Cloud BI vs. SaaS
Continuing with our series on frequently asked questions by small and medium-sized businesses about business intelligence, today I'll address cloud BI and SaaS BI. They're not actually the same thing, though some of their characteristics overlap.
3) Should we choose an on-premise BI solution or one hosted in the cloud?
This can be an important distinction when choosing your shortlist of vendors; however more and more are offering both on-premise and cloud deployment models, including arcplan. If you're unsure, shortlisting vendors that offer both is a good plan. That way, you can choose the deployment model after deciding that the product's features match your needs.
Choosing whether or not to deploy BI in the cloud brings up some special considerations – how concerned about data security you are, where your data will be stored, and whether you have the resources in-house to manage the hardware necessary for your BI deployment.
If data security is a major concern, there are ways to store your corporate data securely behind a firewall and broadcast queries to your cloud BI system. As we often say at arcplan, you don't necessarily have to move your data to the cloud in order for your BI to be there. That may seem confusing, so let me clarify. You can buy BI licenses up-front (unlike what you'd do with a SaaS model where you pay over time) and deploy them in the cloud to save on IT resource costs. With this model, you'd either choose your cloud vendor (Rackspace, Amazon…) or you'd likely work with one of your BI vendor's partners. In our case, gnuhat offers arcplan in the cloud. They provide a secure, private cloud in which to host your arcplan instance as well as top-notch support. With gnuhat, you can also spread your arcplan license costs over time if you need to spend less on your BI project up-front. Especially when working with SMBs, BI vendors need to be flexible when it comes to purchasing options.
If you're concerned about taking ownership of more IT infrastructure, a cloud deployment might be easiest since you don't have to deal with in-house hardware management, upgrades, and maintenance.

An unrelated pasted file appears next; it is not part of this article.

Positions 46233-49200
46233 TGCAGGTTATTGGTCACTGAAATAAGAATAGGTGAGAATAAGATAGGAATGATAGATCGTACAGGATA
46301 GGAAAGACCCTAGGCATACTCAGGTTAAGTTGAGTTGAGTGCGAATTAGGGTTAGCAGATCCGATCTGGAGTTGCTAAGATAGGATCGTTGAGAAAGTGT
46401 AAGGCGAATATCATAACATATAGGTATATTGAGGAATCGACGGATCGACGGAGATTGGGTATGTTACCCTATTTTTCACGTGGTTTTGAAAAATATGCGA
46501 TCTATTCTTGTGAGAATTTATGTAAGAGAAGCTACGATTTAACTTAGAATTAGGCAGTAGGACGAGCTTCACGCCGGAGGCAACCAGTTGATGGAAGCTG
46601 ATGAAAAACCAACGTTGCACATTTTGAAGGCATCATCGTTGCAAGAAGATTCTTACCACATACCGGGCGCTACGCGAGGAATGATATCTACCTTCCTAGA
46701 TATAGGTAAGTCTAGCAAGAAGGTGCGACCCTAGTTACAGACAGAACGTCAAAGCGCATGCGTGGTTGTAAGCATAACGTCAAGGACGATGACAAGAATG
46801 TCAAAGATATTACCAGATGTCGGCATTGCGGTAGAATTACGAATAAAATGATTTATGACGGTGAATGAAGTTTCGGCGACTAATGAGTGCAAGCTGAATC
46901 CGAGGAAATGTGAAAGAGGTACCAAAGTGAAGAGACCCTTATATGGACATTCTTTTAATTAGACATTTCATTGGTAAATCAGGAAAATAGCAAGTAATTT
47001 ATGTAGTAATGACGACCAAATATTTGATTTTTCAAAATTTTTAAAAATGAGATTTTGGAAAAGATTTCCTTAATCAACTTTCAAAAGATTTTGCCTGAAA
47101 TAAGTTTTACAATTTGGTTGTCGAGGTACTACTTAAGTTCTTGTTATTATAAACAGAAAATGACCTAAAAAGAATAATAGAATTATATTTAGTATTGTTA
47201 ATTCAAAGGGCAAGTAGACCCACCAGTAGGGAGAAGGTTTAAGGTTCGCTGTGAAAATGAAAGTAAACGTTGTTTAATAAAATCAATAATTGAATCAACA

We have a number of resources on this blog that can help in your decision to employ the cloud or not.
4) Should we consider SaaS?
This might seem redundant, since many people believe SaaS and cloud are the same thing. Your BI can live in the cloud and not be SaaS (via a model like I described above where you purchase your licenses up-front). Normally though, Software as a Service business intelligence means applications are deployed outside your company's firewall at a hosted location and accessed by users via the internet. User licenses are paid for on a monthly basis and you don't truly own them; you simply pay for use of the software. For some companies, this is a good idea. It lets you "try out" BI software for a period of time (say, two years), and if it works out, many times your vendor will let you purchase the licenses for a reduced cost since you've already paid into them over time. It's like renting-to-own.
Many traditional BI vendors offer a SaaS option – just ask them. No, they aren't generally offering "true SaaS," but you will be able to get the same product features and functionality while spreading the cost over several months or years. If you're an SMB with a limit on how much money you can spend on BI up-front, SaaS is a valid option. But after about 2 years, you'd break even on what you could have spent by purchasing your software licenses up-front.
Advantages of a SaaS BI deployment include:
- The cost is considered an operational expense rather than a capital expense. It's easier to get approval since it requires less cash up-front.
- The same benefits you get with a cloud deployment – scalability, no hardware to maintain, 24/7 availability, etc.
- Quick implementation. While SaaS can be customized, most often you'll come across SaaS BI that is pre-built as a solution so you can get up and running quickly.
Adopting a SaaS BI model does warrant some additional considerations. You relinquish control of your data – it lives on the servers where your instance is hosted – and you don't have direct access to the physical hardware. Business teams must trust their providers and take precautions to protect their valuable data. SMBs should evaluate vendors very carefully in order to mitigate unintended consequences of employing a SaaS model while reaping its rewards.
My next post will cover data management!